BROOKLYN NY 11238 Map
An innovative design featuring an abundance of glass and a modernist clock tower makes PS 22 an intriguing architectural face on the long block of St. Marks Avenue near Prospect Park. Built in 1996 to serve pre-K - 3rd grades, the school expanded to include upper grades, packing 5th graders in rooms designed for much smaller students. Two pre-kindergarten classrooms, offering full day programs, are among the nicest in the building, featuring working kitchens, separate bathrooms, indoor climbing structures, and toys in good condition.
After several years of poor performance, a declining population, safety concerns and a teachers' vote of "no confidence" in Principal Carlen Padmore-Gatueau, the Education Department decided to close the school. Beginning in 2012 PS 22 no longer admits new students. Children in kindergarten through 3rd grade are being assigned to a new school opening in the building, PS 705. Fourth and 5th graders will stay at PS 22 until the school officially closes in 2014. A new charter school, Explore Exceed, will be housed in the building, opening with grades K-3. The charter school gives priority in admissions to students who are considered to be at risk because they are zoned for schools that are being phased out.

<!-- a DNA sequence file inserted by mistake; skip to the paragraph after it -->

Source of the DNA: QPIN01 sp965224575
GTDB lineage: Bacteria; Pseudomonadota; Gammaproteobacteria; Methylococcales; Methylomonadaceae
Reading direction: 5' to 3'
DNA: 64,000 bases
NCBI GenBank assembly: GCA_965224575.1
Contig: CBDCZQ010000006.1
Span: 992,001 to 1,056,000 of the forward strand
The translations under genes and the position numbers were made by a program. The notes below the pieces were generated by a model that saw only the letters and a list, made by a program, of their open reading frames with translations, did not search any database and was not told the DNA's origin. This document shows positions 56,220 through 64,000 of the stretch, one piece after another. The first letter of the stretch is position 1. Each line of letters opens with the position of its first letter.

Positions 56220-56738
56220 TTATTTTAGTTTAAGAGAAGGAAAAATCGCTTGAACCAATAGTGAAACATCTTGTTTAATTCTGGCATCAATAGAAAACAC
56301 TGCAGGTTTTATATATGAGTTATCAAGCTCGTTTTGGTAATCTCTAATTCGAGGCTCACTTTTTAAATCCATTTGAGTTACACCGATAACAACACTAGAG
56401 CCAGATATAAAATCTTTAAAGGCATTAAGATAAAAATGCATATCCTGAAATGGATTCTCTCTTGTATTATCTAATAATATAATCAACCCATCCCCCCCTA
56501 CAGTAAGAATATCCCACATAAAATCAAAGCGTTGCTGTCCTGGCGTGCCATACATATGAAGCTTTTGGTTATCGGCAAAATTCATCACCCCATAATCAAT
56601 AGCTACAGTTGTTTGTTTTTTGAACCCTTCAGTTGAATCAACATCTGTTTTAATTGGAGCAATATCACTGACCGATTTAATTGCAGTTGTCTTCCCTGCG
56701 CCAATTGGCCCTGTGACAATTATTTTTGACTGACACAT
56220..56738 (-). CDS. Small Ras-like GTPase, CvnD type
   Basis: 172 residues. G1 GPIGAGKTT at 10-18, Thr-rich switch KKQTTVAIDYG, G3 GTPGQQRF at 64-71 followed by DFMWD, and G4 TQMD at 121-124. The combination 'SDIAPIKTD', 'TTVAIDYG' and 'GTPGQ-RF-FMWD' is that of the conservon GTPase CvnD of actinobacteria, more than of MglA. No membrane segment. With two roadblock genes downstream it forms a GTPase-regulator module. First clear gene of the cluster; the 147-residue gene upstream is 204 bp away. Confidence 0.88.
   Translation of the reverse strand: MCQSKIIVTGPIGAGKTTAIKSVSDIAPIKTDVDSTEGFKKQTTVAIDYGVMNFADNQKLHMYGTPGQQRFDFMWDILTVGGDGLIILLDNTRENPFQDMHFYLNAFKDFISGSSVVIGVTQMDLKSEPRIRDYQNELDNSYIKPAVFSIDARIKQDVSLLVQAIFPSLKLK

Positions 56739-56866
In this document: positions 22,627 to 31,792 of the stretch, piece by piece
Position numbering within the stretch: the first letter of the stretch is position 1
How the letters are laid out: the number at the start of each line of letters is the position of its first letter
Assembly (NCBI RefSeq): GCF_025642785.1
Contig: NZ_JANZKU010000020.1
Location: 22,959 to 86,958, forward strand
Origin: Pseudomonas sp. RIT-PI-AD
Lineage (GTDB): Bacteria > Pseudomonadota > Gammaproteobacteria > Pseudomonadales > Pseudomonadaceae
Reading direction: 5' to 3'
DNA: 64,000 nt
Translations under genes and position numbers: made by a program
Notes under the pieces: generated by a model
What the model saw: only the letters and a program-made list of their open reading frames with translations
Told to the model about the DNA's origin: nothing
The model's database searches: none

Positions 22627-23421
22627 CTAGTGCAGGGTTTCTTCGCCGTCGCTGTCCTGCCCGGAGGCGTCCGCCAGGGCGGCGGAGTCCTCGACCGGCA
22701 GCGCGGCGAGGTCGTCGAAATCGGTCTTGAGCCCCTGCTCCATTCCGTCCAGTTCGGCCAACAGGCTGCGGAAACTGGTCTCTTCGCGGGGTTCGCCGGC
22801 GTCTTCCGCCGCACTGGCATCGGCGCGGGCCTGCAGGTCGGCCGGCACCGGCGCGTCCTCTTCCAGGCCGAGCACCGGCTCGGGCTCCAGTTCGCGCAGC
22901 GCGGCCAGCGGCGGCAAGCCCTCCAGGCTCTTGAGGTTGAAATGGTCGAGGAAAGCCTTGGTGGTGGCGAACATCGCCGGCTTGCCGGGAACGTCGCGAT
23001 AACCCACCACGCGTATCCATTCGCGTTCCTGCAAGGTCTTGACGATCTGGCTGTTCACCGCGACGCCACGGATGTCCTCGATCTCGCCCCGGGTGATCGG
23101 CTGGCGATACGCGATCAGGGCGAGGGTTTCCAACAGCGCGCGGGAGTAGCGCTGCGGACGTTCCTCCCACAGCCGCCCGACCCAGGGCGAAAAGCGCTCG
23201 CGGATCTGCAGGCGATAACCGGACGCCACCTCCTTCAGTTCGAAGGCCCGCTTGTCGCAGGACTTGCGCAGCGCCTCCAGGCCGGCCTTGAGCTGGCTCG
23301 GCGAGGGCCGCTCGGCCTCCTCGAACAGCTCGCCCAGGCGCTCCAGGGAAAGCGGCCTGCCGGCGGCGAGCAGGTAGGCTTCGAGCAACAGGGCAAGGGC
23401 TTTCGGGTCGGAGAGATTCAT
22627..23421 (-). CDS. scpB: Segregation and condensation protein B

The move to close the school comes after years in which teachers complained about the administration, citing the principal's "failure to report safety incidents, neglect of English language learners, failure to honor student IEP modifications, failure to respond promptly to classroom emergencies and violations of the student discipline code" The school has been on the list of those considered to be "persistently dangerous."
Padmore-Gateau, principal since 2004, received one of the lowest rankings in the city on the 2010-2011 Learning Environment Survey. Only one quarter of the teachers who took the survey said that they trusted the principal or felt she was an effective manager.
Special education: The building is barrier-free, providing accessible facilities as well as physical therapy for kids with physical disabilities. Nearly a quarter of the PS 22 population requires special education services. (Pamela Wheaton, web reports, February 2012)